Afternoon church services in my childhood would start with a hymn sing, and the organist would choose and announce these songs before the pastor got up and officially began the service. Especially exciting were the times that the organist would be confident in his ability to sight-read anything the congregation would throw at him, and would allow people to suggest hymns instead of choosing them in advance.
In my head I would always chant to those around me, “Choose number 1! Choose number 1!” I never would have dared to request it myself. But that first song in the hymnal held such a fascination for me. What could song number one be about?
One spring day, Dad had to do some fieldwork, and it was my turn to ride inside the tractor with him. As the tractor made its way through the fields, I told Dad how I wondered what song number one was and how I hoped that someone would choose it for a hymn sing. I shared this probably hoping Dad would request it the next time it was a brave organist playing for the hymn sing.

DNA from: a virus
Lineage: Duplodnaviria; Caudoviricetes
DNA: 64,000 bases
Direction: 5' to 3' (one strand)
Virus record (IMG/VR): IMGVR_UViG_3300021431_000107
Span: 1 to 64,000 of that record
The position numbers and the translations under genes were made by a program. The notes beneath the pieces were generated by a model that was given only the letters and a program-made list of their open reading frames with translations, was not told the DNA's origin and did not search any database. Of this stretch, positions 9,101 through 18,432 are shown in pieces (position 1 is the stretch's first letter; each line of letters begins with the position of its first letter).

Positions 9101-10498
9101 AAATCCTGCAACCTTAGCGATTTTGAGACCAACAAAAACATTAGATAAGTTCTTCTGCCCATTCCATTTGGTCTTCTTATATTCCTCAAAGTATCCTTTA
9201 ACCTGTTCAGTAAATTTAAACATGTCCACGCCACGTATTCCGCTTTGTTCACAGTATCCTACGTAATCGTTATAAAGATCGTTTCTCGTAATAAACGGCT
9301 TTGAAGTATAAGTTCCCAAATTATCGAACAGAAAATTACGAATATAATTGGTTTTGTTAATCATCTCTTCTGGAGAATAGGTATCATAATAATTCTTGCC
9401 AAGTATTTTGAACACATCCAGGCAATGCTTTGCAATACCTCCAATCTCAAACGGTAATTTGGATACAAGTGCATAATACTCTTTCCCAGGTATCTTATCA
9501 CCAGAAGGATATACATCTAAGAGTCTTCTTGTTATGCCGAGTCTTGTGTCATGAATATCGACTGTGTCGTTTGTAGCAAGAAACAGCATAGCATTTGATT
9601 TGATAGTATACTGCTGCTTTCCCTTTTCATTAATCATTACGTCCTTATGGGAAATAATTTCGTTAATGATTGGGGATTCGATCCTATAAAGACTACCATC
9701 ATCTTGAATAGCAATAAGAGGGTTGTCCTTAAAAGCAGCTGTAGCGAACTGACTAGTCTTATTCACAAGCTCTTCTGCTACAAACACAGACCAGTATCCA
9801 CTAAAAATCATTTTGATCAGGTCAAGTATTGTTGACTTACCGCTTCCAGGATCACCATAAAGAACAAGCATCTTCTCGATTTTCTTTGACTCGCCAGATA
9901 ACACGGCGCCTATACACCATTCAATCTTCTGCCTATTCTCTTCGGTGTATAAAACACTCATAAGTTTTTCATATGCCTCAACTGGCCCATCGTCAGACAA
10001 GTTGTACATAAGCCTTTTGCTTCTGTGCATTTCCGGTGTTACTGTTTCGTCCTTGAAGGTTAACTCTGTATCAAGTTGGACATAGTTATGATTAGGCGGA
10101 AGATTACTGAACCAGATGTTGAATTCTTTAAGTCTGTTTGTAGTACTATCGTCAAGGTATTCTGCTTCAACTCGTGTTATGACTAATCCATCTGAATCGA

Dad did something way better. He sang for me then and there.
“That man is blest who, fearing God,
from sin restrains his feet,
who will not stand with wicked men,
who shuns the scorners’ seat.”
He sang it for me until I knew the first verse from memory. And while it was a psalm we did not sing often in church, it has remained for me a favourite one. And Psalm One was a natural choice for me to memorize in its entirety later in life. The image of the tree, planted by streams of water, that yields its fruit in season and whose leaf does not wither – that was easy imagery for a farmer’s daughter to understand.
What made it stick, though, was the example of my godly parents, who spent time reading God’s word, who prayed with their kids, for their kids, and on their own. Parents who talked about their faith, who sat at the dinner table long after the meal was done to answer questions that had come up in the Bible reading. Who expressed their faith that God would use all things in our family to his glory and grace, even when we couldn’t see how that was happening.
My parents are truly Psalm One people.
He is like a tree
planted by streams of water
that yields its fruit in its season,
and its leaf does not wither.
In all that he does, he prospers.
Psalm 1: 3